It was 1 a.m. in Budapest, Hungary, before Carly Dvorkin had a chance to take a break. Since she’d posted a clear jump-off round in the show jumping individual final with Carlotta 168 to win gold at the 15th European Maccabi Games, everything had been full steam ahead. Instead of presenting awards immediately following the competition, medal ceremonies occurred later that evening.
The Maccabi Games is a multi-discipline sporting event for Jewish athletes held every two years, and every element strongly resembles the Olympic Games with elaborate opening and closing ceremonies, and full medal ceremonies complete with the winning country’s national anthem. The United States sent representatives to both the European Games and the Pan American version, which took place in Mexico, July 5-15, fielding teams for both dressage and show jumping.
In addition to her individual gold, Dvorkin, 18, Parkland, Florida, earned team bronze medal with Arly Golombek and Andrea Glazer, and Golombek also won individual silver.
Despite the late hour, Dvorkin’s enthusiasm never waivered as she spoke to the Chronicle about her experiences at the Games, which run July 28-Aug. 7.
Chronicle: Congratulations on your gold medal! Can you tell us about how the competition?
Dvorkin: It was run like a Nations Cup format, with two team event rounds and then one individual round today. It was a good feeling walking in today, knowing I had a chance [at gold] because it was me and two other double clears going into today. I was really confident in my horse, and my trainer [David Blake] gave me a lot of courage. He said, “We’re coming here to do a job,” and everyone put the pressure on me because we were all on 0 faults.
I’ve shown a lot of different places, and, knock on wood, I have been very lucky, and my horses are amazing. So I’ve gotten results over the years, but this is probably the biggest accomplishment I’ve had my entire riding career. It was a really big team effort, and it was so nice to have so much support. My whole family flew up from Florida to come and watch, and it was so cool, the whole thing. It felt really cool because being Jewish, it was a big deal and big moment.
What made you want to participate in the Maccabi Games?
Honestly, I wanted to participate in this because I’m very involved in the Jewish community. I start my freshman year at Tulane [University (Louisiana)] in two weeks, and I thought this would be a really cool experience to have and to meet new people from different countries. I love traveling, and I think it’s just a really important thing to embrace Judaism, at least for me.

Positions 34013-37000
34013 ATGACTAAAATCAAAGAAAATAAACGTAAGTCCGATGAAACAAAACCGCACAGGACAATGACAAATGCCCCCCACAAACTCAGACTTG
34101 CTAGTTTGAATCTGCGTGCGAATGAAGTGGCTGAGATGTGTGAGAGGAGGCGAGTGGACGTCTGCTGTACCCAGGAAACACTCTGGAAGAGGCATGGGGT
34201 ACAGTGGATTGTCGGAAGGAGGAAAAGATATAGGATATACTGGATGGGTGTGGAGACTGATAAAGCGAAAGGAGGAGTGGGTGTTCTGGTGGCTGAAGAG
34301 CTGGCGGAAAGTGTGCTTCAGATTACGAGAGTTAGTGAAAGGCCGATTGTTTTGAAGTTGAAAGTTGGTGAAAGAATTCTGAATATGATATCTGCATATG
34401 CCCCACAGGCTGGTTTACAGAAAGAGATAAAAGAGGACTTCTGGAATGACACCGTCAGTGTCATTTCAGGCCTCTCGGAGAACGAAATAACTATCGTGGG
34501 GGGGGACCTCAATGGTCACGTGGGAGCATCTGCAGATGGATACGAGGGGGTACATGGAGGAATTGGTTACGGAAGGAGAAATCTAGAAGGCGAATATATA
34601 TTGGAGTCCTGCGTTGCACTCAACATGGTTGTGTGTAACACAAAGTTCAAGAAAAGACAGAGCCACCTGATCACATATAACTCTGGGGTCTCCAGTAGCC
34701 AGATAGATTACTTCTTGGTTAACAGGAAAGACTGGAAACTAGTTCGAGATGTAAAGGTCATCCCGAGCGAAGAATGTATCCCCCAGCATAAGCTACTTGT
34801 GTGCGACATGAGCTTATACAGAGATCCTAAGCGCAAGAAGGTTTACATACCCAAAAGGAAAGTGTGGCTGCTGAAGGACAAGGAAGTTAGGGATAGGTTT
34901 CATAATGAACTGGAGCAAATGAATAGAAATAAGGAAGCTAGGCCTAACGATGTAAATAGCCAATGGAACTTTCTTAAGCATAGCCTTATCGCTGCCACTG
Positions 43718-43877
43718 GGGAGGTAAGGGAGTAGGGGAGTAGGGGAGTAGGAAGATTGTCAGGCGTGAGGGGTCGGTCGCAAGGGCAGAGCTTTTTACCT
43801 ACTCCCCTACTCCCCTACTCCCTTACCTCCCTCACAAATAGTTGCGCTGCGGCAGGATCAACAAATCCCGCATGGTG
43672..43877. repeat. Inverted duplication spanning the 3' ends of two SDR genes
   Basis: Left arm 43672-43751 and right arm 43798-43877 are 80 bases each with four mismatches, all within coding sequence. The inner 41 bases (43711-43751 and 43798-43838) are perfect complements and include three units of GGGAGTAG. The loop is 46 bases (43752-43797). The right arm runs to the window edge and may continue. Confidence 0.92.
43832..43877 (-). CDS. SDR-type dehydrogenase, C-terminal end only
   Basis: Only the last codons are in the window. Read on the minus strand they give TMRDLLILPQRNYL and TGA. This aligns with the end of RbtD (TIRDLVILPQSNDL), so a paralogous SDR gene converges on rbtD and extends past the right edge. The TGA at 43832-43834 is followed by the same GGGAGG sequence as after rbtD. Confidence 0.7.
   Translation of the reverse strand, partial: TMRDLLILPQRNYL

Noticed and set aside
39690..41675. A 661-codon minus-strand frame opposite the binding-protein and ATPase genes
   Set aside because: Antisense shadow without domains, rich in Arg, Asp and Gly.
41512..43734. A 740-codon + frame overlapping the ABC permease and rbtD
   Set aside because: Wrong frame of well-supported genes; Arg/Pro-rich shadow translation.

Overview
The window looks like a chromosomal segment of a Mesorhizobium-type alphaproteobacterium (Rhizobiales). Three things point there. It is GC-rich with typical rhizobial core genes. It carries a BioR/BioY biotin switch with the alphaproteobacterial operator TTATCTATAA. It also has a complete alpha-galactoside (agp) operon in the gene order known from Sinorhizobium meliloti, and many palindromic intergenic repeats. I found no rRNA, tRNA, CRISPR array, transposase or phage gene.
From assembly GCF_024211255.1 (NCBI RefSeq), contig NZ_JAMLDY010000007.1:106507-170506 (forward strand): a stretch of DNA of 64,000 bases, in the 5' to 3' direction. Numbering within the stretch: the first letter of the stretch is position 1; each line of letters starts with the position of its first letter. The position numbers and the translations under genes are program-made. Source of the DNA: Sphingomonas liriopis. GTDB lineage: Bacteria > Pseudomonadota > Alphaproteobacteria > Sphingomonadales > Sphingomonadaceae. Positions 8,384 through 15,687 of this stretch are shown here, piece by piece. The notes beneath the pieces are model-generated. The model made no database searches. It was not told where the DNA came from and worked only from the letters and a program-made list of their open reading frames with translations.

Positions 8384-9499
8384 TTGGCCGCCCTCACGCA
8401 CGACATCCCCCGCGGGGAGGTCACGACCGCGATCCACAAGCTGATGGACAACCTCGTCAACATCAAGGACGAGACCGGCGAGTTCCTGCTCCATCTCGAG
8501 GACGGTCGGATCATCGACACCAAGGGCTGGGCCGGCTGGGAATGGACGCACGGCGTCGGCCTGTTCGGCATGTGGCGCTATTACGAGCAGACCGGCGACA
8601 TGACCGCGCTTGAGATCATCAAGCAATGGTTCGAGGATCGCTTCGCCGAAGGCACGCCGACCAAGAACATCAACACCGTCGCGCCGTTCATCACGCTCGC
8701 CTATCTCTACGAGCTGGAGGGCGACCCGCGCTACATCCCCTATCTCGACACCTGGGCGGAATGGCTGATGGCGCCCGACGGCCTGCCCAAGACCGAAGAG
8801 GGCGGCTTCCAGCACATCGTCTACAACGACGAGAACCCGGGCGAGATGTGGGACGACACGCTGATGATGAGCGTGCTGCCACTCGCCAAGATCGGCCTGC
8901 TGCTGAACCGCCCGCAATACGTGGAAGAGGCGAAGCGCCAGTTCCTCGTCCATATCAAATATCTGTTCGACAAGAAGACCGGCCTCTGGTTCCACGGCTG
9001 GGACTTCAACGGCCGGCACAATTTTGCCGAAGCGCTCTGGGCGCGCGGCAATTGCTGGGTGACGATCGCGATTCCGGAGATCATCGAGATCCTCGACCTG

It’s hard; the team competition, you have to be dependent on someone else, which is not usual, because I feel like, riding, it’s a very individual, sport. So when you have to rely on someone else to do well, it’s definitely stressful, but that’s why you support each other. We had a strong team going in, so I was lucky. I hope more people get involved over the years. It’s obviously growing.
Tell us a little bit about your horse Carlotta. What’s your partnership with her like?
Carlotta is the literally best horse ever. I’ve had Carlotta for two years now. She is the most incredible horse I could’ve found because we have such a good partnership, and she’s always there for me. She always knows what I’m going to do before I do it. She’s such a bright mare, and I was saying today, “I bring out the best in her, and she brings out the best in me.”
She’s the one horse I can always depend on, and she always has my back, and I know that she always tries her heart out. I know a lot of people say that, but this horse is just—she’s so competitive in herself. She just wants to do good, and that’s really hard to find in a horse sometimes. I’m lucky enough to have a good string at home, but Carlotta’s definitely one I can always depend on no matter what. She’s just that horse, and I found her two years ago, and she’s been so consistent ever since.
I couldn’t think of a better horse to bring to this event. I’m so confident walking in every day because I know she always outdoes herself for me and tries more than anything. It was really special to have her for this competition because I said, “Wow, Carlotta won the Maccabi Games.” It was really cool to have my own horse that’s been there for me for all of it.
Some riders rode borrowed horses. What made you decide to bring your own horse?